Some meetings can completely change your professional career by opening new creative paths. Such was the case for Québec composer and musician Denis Sanacore who, in a strange twist of fate, was offered the opportunity to create the score for Jean-Pierre Jeunet’s movie The Young and Prodigious T.S. Spivet.
It all started in 2012, and turned out to be an extraordinary story that unfolded over a period of two years. Sanacore explains: “I came back from spending the weekend in Burlington with my wife, and Suzanne Girard had left a message on my voicemail. She was asking me to send some demos of my work for a possible movie project she was keeping confidential for the time being. I had three days. I was happy, but taken aback. I’d never done this before.
“The day after sending my demo in, I got another phone call inviting me to meet director Jean-Pierre Jeunet [director of Amélie]. I was floored. I showed up, my hands were frozen and my heart wanted to jump out of my chest. Jeunet told me he was charmed by my compositions on MySpace and by my demo, and that he was looking for a Québec-based composer for this co-production. He asked me to compose some music, no strings attached, and that if he liked it, he’d use it.”
“I’m doubly happy, because I created some of the music with my wife on the violin and my daughter Léa who sings on one of my favourite pieces.”
This proposal left the musician’s head reeling – he who, up to now, had earned a living running a music school in Saint-Hilaire, on top of performing in festivals, at weddings, and the like, alongside his wife Rachel Carreau.
Sanacore left the meeting with a copy of Jeunet’s storyboard, and melodies already swirling around in his mind. He rapidly realized the limitations of his 12-track home studio. He then headed out to Steve’s Music Store and bought a sound card and a copy of ProTools. He also signed up for a training session. “I had a lot to learn, but I was incredibly motivated,” says Sanacore.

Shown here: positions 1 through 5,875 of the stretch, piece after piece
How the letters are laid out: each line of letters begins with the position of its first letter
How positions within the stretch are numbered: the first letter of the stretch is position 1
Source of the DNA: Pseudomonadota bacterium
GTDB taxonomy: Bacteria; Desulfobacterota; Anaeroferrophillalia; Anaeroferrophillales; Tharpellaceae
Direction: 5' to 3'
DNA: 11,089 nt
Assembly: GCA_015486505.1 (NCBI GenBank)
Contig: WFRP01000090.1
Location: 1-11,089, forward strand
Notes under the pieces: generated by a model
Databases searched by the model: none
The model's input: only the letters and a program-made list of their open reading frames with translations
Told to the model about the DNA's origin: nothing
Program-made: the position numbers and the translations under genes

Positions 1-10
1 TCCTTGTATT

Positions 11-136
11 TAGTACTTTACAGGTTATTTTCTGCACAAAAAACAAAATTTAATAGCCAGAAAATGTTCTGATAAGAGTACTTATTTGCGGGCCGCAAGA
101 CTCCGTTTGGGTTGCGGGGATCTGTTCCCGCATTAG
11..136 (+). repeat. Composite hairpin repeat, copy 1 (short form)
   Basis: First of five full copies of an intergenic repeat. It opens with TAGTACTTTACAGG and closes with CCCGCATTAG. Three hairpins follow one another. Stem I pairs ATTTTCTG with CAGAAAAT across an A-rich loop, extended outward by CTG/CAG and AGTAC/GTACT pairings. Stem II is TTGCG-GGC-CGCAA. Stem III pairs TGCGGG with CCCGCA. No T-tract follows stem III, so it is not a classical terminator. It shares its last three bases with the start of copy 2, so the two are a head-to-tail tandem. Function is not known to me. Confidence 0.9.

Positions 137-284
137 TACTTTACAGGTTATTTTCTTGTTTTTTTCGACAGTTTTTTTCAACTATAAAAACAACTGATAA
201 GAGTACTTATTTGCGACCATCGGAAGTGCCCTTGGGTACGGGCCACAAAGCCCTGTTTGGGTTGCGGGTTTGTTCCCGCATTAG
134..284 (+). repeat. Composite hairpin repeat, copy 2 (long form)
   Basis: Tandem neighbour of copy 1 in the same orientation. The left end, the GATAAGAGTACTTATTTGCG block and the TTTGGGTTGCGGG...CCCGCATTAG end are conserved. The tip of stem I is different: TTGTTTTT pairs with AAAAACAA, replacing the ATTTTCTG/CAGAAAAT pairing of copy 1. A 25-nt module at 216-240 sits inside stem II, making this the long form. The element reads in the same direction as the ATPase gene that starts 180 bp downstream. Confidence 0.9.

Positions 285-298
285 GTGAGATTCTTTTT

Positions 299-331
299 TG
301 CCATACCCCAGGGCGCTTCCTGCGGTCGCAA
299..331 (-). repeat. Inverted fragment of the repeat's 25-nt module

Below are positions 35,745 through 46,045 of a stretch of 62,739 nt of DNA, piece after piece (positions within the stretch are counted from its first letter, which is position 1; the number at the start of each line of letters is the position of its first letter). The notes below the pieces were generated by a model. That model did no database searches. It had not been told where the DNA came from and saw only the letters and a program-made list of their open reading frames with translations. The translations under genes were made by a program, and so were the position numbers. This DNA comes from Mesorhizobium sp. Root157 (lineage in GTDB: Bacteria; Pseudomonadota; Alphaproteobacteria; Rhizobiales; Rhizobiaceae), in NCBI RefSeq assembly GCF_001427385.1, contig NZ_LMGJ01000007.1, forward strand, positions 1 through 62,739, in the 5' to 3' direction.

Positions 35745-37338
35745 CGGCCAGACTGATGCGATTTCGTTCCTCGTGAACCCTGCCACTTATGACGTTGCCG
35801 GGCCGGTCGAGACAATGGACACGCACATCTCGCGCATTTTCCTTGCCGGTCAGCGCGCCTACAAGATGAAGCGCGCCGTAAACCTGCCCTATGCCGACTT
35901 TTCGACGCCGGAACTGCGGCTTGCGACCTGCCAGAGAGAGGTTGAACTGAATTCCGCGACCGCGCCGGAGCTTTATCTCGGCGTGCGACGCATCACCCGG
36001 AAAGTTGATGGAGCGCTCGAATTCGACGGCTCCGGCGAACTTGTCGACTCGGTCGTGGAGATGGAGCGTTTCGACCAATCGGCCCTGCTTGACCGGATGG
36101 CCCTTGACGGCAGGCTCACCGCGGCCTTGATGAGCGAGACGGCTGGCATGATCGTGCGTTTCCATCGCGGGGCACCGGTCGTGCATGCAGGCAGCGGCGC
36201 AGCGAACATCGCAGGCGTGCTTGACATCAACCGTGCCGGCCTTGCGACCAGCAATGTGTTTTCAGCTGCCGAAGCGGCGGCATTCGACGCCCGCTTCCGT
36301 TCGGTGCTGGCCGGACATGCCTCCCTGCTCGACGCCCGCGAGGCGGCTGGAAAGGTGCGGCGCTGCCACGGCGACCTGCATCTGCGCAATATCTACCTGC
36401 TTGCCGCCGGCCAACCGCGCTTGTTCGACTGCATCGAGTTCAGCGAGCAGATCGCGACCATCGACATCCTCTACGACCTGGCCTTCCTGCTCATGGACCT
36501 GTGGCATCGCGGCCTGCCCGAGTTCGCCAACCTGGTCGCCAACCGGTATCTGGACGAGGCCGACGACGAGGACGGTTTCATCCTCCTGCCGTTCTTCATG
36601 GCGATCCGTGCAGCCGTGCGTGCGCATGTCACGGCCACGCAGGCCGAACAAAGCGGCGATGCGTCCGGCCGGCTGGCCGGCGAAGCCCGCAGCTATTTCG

He found inspiration directly in the characters and their emotional arcs. He created a theme for each of them, a musical signature that defined each one. And that’s when he faced his first challenges. “Transposing oneself emotionally into a character is a lot harder than you can imagine,” he says. “You must recall your own grieving. You must also be able to boil down your creative flights into very precise little chunks of time. You need to be able to stick to the core magic of a melody throughout the whole creative process.”
But Sanacore was on a roll, and he kept sending new music to the director. The two artists met again while Jeunet was in Montréal to shoot at Mel’s Sound Stages. Jeunet showed him one of the scenes to which he had attached one of his pieces. “I was blown away,” says Sanacore, wide-eyed. The pair finally reached an agreement. Jeunet confirmed to Sanacore that three of his themes will be used in the movie. But once the movie finally came out, all of the musical themes in The Young and Prodigious T.S. Spivet were his creations. “I’m doubly happy, because I created some of the music with my wife on the violin, and my daughter Léa, who sings on one of my favourite pieces,” says Sanacore.
What followed this wild adventure with Jeunet was just as brilliant. In 2014, Sanacore was nominated in the Best New Artist category at the World Soundtrack Awards in Belgium — one of the most prestigious awards in the field of film scoring – alongside Steven Price (Gravity) and Daniel Pemberton (Uncle). He also won the Best Film Music Award at the 2015 SOCAN Awards Gala in Montréal. And he released an instrumental record titled I Am out of the desire to re-focus himself around his own musical creations.
Creating music for a Jean-Pierre Jeunet movie does not the world change… “I’m still a music teacher,” says Sanacore. “And I still play with my wife at all kinds of events. The difference now is that I have an agent in L.A. and I’ve received offers.” However, those offers he’s gotten so far are quite different from his musical instincts, and they beg one question: Should he be versatile or stick to his personal songs? Sanacore hasn’t quite found the answer yet, but he dreams of diving right back into the movie world, composing “music that opens your heart.”